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Thread: Populating a forum?

  1. #11
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    Quote Originally Posted by Rob
    I have tried a paid forum posting co, which didnt really get a community going but did make it look like it wasnt an empty forum so thats worth something.
    With the newer food forum, I also paid for some forum postings, but not from a company. I asked a person whom I knew to be good at this sort of thing. I didn't want to pay for any old postings, such as, "What's your favourite soup?". I had a very clear idea of my target audience and what I wanted to provide for them, so they would see the forum as a useful resource and stick around. I gave the writer a very clear brief about what I wanted and he met the brief perfectly, and even overperformed.

    However, it did not all go to plan as despite the resource that was created, I didn't manage to attract the main target audience. (Probably because I spent too much on here instead of building up that other forum.) The infrastructure is there for a good forum (if you don't mind phpBB rahther than vB), but it just lacks the traffic it needs to take off. Perhaps I should have mentioned that the food forum was also built as an add-on to an existing site that pulls in 20-30K UVs per month, so I'd expected to be sending traffic to the forum from the site as well. It just didn't happen.

    I know much of the blame for that forum's lack of success lies on my shoulders, but you see, even with an established site behind you and even with experience of building forums, friends who'll post for you, a top-notch paid-to-post guy, having numerous conversations with myself, blog commenting on relevant sites, it still didn't happen. It's not as easy as some people might think it is.

    You also need to be aware that forum visitors can be very fickle. If they don't like the management or some of the rules, they're quite likely to migrate en masse to a new place they've set up as an alternative.
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  2. #12
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    How long did you spend trying to get the second forum up and running, Kay?

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    You mean in terms of how many months I kept on plugging away at it, or how many hours I spent on it? I'm not sure either way, but a lot of time and effort. Plus I had a lot of resources behind me to push it. Such as free advertising on a site that was getting about 5K UVs per day at the time, other free advertising elsewhere on my other websites including a prominent ad on the food blog which spawned the forum. Free advertising on other people's forums (where allowed), already being in the niche with lots of contacts, making blog comments - which were welcomed by the owners and often led to online friendships. These activities very rarely led to increased traffic for the new forum.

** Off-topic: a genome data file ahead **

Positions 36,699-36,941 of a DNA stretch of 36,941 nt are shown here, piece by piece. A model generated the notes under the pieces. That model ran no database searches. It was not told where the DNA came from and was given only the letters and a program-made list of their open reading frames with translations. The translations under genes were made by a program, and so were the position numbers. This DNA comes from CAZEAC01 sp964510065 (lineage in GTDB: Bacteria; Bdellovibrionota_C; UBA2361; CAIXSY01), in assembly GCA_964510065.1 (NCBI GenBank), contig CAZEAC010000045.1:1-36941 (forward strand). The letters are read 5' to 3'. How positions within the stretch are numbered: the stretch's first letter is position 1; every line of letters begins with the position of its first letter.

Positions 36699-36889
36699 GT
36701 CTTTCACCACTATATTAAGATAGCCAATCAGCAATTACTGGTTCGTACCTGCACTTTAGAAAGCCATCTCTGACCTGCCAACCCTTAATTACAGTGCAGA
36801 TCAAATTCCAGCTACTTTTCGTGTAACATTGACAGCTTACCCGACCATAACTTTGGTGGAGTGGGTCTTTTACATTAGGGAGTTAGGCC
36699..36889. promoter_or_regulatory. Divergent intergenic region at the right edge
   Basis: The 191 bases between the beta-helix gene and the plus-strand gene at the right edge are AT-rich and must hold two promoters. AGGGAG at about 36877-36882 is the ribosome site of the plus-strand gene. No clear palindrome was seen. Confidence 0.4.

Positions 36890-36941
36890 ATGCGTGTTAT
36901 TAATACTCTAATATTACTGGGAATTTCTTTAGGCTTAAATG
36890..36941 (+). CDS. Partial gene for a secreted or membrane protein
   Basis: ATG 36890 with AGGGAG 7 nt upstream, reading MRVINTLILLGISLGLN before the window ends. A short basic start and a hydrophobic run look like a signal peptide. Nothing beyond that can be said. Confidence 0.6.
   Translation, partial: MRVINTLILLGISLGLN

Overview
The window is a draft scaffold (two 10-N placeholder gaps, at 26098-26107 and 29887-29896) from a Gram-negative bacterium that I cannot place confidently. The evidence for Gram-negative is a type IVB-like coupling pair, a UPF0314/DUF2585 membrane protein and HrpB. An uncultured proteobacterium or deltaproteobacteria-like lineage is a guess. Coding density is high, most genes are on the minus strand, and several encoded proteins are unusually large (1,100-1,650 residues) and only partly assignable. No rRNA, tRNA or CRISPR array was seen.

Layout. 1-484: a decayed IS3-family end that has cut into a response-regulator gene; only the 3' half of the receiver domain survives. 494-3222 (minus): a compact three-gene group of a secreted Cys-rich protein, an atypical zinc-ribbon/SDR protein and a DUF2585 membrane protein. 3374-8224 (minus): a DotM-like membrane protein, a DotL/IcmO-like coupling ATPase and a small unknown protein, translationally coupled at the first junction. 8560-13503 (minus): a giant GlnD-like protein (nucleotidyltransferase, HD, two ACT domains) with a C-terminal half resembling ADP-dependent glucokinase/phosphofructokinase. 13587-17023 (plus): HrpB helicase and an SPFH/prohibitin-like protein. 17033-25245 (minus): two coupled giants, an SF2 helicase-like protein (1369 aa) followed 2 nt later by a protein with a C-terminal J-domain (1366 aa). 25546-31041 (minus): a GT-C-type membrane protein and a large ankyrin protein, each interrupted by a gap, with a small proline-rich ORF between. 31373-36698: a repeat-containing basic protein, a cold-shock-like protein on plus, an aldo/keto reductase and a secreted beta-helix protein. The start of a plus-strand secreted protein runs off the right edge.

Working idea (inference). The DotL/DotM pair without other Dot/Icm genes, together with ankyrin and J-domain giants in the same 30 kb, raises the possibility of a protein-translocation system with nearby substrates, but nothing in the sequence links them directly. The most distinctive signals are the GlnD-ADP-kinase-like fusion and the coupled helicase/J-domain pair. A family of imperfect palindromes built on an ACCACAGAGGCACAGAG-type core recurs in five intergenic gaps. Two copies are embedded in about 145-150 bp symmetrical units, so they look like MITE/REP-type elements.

I knew it was a crazy thing to do when I started that forum, but I thought that given my experience and available resources I could be one of the rare exceptions to the rule and build a forum from scratch these days. You can put money on it that I won't be trying that again in a hurry. As for monetisation of the thing, the AS trickled in and one kind person (a friend, not a stranger) bought an item via my aff. links. Not exactly an impressive ROI.

    Perhaps you could do better, but do you still think it's a good idea to set up a forum from scratch?

    I can see how you think you could do it better than your competitor(s), I looked into that aspect of things too. And I did offer more than some - still do. But it didn't build the community I'd hoped for, and indeed was arrogant enough to expect.